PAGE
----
Why is this collection important to RBC ?

Through our art collection, we demonstrate our understanding of the role artists play in our communities and society at large. They're catalysts for dialogue and discourse – reflecting on where we've been and where we're going. Supporting artists means supporting vibrant communities. Bringing their works into the RBC collection supports their livelihood – but also brings these conversations into the spaces where we live and work.

Artwork is acquired and installed with a focus on creating and inspiring cross-generational conversations. Why is this important, and what do you want people to learn from cross-generational conversations?

Given the deep history of the RBC Art Collection, cross-generational dialogues have become an important part of how we navigate the collection. We look to focus deeply on the acquisition and support of emerging artists, but always look to contextualize their works alongside the artists who've been their mentors and teachers. These threads of thought and influence are so important to understanding how perspectives evolve. Thinking about how ways of looking and making develop and change over time is so valuable to understanding our own biases and assumptions. When we look at work from different moments in time, we can think to the context of their making, and how the content might have been read at the moment the work was made versus now. Great art seems to have a way of always feeling relevant throughout time, and brings us back to ourselves.

At Masterpiece, artworks of different eras and categories are presented together. How do you find the "cross-generational" spirit is reflected through the fair?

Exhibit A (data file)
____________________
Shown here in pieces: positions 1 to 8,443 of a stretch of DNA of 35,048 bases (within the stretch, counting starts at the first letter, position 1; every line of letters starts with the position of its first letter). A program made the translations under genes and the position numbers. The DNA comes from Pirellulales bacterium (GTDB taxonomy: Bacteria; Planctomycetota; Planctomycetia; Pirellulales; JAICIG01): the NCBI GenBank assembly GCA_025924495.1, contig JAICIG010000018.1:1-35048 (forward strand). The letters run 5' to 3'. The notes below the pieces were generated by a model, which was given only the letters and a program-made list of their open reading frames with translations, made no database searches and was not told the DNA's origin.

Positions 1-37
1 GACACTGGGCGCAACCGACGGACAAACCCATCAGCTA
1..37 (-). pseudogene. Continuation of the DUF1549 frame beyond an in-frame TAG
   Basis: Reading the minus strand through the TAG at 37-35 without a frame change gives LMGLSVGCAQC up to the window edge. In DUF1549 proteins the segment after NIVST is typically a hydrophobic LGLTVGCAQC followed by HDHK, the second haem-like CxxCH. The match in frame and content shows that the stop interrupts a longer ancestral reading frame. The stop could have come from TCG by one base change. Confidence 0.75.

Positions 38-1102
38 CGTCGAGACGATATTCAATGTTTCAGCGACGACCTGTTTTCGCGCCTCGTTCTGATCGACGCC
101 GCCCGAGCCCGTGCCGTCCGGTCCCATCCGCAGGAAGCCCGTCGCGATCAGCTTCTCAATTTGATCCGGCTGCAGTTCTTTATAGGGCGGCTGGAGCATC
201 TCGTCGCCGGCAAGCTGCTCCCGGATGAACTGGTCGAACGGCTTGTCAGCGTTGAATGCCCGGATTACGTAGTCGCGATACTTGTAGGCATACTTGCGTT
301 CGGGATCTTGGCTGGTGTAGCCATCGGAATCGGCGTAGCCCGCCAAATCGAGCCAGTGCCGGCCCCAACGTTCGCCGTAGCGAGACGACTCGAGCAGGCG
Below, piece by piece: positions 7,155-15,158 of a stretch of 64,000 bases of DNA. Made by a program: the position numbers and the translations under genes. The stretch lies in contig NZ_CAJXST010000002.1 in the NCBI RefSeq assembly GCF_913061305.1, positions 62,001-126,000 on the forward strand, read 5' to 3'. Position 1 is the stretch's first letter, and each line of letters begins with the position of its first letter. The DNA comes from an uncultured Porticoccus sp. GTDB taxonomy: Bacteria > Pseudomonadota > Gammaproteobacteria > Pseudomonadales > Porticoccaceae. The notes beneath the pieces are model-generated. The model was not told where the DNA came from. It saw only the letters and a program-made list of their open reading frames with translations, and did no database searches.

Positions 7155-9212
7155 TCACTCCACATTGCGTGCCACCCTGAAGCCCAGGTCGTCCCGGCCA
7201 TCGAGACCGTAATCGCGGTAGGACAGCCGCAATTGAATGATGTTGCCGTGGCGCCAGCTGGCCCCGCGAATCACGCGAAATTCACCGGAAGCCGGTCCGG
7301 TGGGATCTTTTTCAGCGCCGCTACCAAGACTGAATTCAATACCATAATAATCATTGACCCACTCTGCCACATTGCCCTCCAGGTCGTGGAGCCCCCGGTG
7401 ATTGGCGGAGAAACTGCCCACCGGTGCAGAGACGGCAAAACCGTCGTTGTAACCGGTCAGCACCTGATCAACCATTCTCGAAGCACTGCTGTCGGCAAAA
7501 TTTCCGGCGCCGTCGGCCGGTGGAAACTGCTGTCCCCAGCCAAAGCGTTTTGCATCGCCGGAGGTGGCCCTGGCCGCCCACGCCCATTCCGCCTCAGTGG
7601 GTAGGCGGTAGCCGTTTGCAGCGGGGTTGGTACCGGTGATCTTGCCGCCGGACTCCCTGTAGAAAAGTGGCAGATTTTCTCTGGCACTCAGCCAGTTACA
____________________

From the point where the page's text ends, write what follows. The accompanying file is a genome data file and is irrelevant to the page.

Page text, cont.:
Masterpiece truly looks to navigate the role of art and artifacts across time. Many contemporary artists draw from art history in their reference points and source material. Cross-collecting lets us bring together reference points, and create a deeper narrative between objects. Seeing an historical object alongside something from the contemporary allows us to think about the many ways our relationship to objects and art has changed, and at times stayed the same. It can also help us see the arts relationship to the political, the cultural, the religious … as well as shifting approaches to patronage. Through these objects, we can understand the influences that have been developed across generations. This brings perspective to contemporary art which helps us be more aware of the many threads that lead us into our current moment.

RBC's workshop with the Prince's Trust at Masterpiece is designed to empower the next generation of artists. Why are young people a focus for RBC?

It was such a pleasure to present to The Prince's Trust on the ways the arts industry continues to innovate and bring new ideas and voices forward. The world of work is changing – and young people are largely unprepared. Our mission is to help give them a chance through an initiative called RBC Future Launch. It's a 10-year, C$500-million commitment to help young people gain work experience, grow their networks, learn new skills and enhance their mental well being. Working together with young people, RBC Future Launch is bringing community leaders, industry experts and educators together to help design solutions and harness resources for young people to have a more prosperous and inclusive future. Our partnership with The Prince's Trust in the UK – and its chapters around the world – is a good example of that as we help young entrepreneurs turn their ideas into a reality.

Read more about Masterpiece here.